It's the trying that counts.
In early 2006, I was in Nashville with my mom and dad on a family vacation. In my purse, I had one of those (pre-iPhone that takes pictures and records video) clunky video cameras/photo camera. I mostly took shots of my mom and dad standing under signs remembering all the places we went. And I also took some video footage of my mom and dad shaking their booties on the dance floor in the blues bar. Had I only known how valuable that video footage would be once we found out the news 2 years later of his terminal cancer. But in the midst of the trip, we were walking down the famous touristy Broadway Street and I saw it.
A picture in my head.
A shot that looked like a postcard.
A shot that represented everything Nashville was.
As my mom wandered in the stores, I stayed outside and took out my video/photo camera and squatted on the sidewalk. I had no idea what I was doing other than turning the camera on Auto, but I got it, I got this shot:
As I looked at the photo, I couldn't help but want to fluff my feathers. I captured my first "photojournalism" picture. Yes, I was quite proud. It was simply a moment, this struggling muscian just sitting on the sidewalk hoping to get discovered. That picture is what I went home seeing what Nashville is all about. There was something about seeing that musician simply... trying... to follow his dreams, even if it meant sitting on the sidewalk playing for only passerbys.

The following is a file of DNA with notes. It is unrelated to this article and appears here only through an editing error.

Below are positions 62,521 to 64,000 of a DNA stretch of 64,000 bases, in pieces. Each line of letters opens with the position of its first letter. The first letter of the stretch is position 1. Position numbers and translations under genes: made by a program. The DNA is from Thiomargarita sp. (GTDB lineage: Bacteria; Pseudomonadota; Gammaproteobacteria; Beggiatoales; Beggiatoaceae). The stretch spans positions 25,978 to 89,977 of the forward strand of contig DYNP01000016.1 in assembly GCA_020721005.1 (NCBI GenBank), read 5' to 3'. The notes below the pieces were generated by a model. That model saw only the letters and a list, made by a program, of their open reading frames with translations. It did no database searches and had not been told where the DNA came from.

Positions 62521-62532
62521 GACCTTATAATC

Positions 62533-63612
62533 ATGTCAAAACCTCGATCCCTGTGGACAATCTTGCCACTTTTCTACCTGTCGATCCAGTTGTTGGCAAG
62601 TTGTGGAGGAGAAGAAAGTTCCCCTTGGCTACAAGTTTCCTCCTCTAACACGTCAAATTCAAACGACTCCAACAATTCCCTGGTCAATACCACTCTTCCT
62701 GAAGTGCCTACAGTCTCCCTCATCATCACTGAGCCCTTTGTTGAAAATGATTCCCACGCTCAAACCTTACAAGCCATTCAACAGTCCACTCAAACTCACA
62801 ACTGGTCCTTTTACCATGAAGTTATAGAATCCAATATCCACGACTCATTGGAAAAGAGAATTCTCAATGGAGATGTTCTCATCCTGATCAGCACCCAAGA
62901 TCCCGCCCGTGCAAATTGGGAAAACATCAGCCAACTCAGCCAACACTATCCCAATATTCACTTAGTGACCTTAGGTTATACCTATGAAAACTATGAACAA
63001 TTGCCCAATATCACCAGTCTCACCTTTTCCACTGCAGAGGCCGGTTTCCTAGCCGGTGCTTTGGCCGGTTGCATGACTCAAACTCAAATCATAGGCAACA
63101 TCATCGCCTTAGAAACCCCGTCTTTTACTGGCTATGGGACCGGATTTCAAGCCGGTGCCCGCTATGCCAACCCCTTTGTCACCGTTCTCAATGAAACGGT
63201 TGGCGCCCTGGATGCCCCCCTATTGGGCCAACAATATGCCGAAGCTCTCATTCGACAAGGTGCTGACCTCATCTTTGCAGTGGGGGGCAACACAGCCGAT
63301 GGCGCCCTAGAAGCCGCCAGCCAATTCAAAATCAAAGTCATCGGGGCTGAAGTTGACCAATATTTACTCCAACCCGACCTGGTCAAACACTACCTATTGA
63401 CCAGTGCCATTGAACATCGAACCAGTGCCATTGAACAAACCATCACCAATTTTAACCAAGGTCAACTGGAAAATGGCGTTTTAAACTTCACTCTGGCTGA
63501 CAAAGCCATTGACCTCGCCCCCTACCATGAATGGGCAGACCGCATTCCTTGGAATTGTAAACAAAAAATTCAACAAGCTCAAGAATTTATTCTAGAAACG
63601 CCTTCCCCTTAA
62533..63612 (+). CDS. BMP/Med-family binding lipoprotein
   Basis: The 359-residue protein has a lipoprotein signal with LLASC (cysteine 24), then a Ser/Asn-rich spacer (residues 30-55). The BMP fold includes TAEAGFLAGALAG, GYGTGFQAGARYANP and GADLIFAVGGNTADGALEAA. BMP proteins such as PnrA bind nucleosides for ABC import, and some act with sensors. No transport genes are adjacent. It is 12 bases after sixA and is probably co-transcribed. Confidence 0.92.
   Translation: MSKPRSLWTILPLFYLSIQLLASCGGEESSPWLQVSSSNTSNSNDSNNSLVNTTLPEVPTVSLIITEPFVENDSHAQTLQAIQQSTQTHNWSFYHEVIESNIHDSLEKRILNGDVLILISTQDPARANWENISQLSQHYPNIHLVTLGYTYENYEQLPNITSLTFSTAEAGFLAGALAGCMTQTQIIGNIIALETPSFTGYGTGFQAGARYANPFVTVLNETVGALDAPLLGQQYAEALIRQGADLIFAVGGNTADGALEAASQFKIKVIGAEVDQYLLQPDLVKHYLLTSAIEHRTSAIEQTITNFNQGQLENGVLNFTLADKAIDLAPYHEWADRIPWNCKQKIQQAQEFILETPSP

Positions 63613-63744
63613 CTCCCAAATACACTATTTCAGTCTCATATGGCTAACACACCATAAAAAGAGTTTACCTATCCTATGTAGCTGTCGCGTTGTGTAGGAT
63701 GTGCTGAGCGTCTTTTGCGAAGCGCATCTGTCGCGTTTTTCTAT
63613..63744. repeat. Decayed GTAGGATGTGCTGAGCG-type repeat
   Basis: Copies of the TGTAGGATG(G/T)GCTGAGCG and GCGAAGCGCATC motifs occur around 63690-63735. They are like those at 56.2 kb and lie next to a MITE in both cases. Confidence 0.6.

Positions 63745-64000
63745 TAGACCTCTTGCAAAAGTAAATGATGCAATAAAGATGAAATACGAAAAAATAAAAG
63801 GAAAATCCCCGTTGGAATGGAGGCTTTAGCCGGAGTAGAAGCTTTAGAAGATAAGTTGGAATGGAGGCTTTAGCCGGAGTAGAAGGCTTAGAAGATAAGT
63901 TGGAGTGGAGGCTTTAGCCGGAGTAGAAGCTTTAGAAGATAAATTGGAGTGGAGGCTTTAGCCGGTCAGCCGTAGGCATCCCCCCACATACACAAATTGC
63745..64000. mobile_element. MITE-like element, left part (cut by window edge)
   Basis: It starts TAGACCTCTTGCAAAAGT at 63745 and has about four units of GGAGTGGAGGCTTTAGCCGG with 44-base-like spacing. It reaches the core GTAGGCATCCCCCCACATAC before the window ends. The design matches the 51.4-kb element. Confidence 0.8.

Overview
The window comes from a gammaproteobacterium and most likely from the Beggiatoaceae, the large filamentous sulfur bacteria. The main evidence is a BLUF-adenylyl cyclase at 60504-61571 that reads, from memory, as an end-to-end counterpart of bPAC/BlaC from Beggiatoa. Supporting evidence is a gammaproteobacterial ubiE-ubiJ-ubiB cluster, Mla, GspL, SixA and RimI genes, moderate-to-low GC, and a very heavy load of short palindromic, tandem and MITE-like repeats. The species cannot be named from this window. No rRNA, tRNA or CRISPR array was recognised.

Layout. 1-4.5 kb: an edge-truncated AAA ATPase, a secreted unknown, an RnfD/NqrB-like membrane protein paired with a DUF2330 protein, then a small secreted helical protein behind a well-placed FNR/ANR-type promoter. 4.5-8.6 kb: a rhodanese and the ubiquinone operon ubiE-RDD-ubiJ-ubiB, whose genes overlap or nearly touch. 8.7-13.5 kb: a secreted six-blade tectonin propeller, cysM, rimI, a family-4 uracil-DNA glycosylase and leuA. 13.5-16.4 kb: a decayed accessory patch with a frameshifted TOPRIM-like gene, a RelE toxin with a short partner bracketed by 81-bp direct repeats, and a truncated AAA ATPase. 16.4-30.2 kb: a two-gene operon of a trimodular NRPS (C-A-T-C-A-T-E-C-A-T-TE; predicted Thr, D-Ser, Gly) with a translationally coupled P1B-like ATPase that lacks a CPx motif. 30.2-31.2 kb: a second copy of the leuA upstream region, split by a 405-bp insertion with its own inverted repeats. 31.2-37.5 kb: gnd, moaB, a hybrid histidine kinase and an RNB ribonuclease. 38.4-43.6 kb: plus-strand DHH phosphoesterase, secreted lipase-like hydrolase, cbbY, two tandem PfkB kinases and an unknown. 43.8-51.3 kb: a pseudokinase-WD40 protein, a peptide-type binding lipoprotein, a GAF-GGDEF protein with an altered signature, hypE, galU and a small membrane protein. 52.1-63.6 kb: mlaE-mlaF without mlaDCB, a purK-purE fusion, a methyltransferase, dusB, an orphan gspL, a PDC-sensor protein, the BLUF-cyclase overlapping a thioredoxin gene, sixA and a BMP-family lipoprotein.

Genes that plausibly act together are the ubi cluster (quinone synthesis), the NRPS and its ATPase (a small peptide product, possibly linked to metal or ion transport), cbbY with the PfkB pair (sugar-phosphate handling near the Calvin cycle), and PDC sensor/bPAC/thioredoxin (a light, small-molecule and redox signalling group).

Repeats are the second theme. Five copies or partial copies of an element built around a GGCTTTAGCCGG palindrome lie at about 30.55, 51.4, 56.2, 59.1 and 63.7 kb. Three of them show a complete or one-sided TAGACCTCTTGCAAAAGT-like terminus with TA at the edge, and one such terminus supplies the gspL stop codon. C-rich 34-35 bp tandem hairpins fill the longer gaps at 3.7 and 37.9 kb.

After that, I went home and played around in photoshop to convert the picture black and white (even though now looking at it, it's almost more sepia). But that was it, I got bit by the photography bug, and even though I had no idea what I was doing, I wanted to "try" like that musician to see if I would be any good at it. I started to drop hints here and there to my parents about how interested I was in photography and how much I wanted a "real" camera where I could change lenses and figure out how to get the "blurry background but the main subject is in focus." Finally in October of that year, my parents broke down and bought me my first camera, a Canon 30D. (When I started making money, I eventually upgraded and bought myself the Canon 5D which I still use today, and the 30D as my backup!)
The picture above came back in my head today because today I'm heading to Nashville again, not for vacation, but to shoot a wedding. Ha, to think when I took that shot on the sidewalk that 4 years later someone would be paying me to fly to Nashville and document their wedding. It's just one of those things that still feels so surreal. Like, wow, I really get to have a job I love? Like, really? Like, wait, I actually turned my dreams into a beautiful reality? Well that's cool!
Just thought I'd share that old picture with you to inspire you. To all the newbie photographers out there, or the hobbyists wanting to turn their dreams into a reality.... if it can happen to me, it can happen to you. If there's anything my dad's cancer taught me, it's that life is too short to not GO FOR IT. It's people like the musician on the sidewalk that inspire me.... whether he ever became a big country star, at least he's out there doing what he loves most.... making music.
Just a reminder. TODAY at 5:30pm EST, Stephen and I will be on TLC's "Wedding Day Makeover"! So excited! I'm going to be on a plane when it debuts, so let me know if you see us! :-)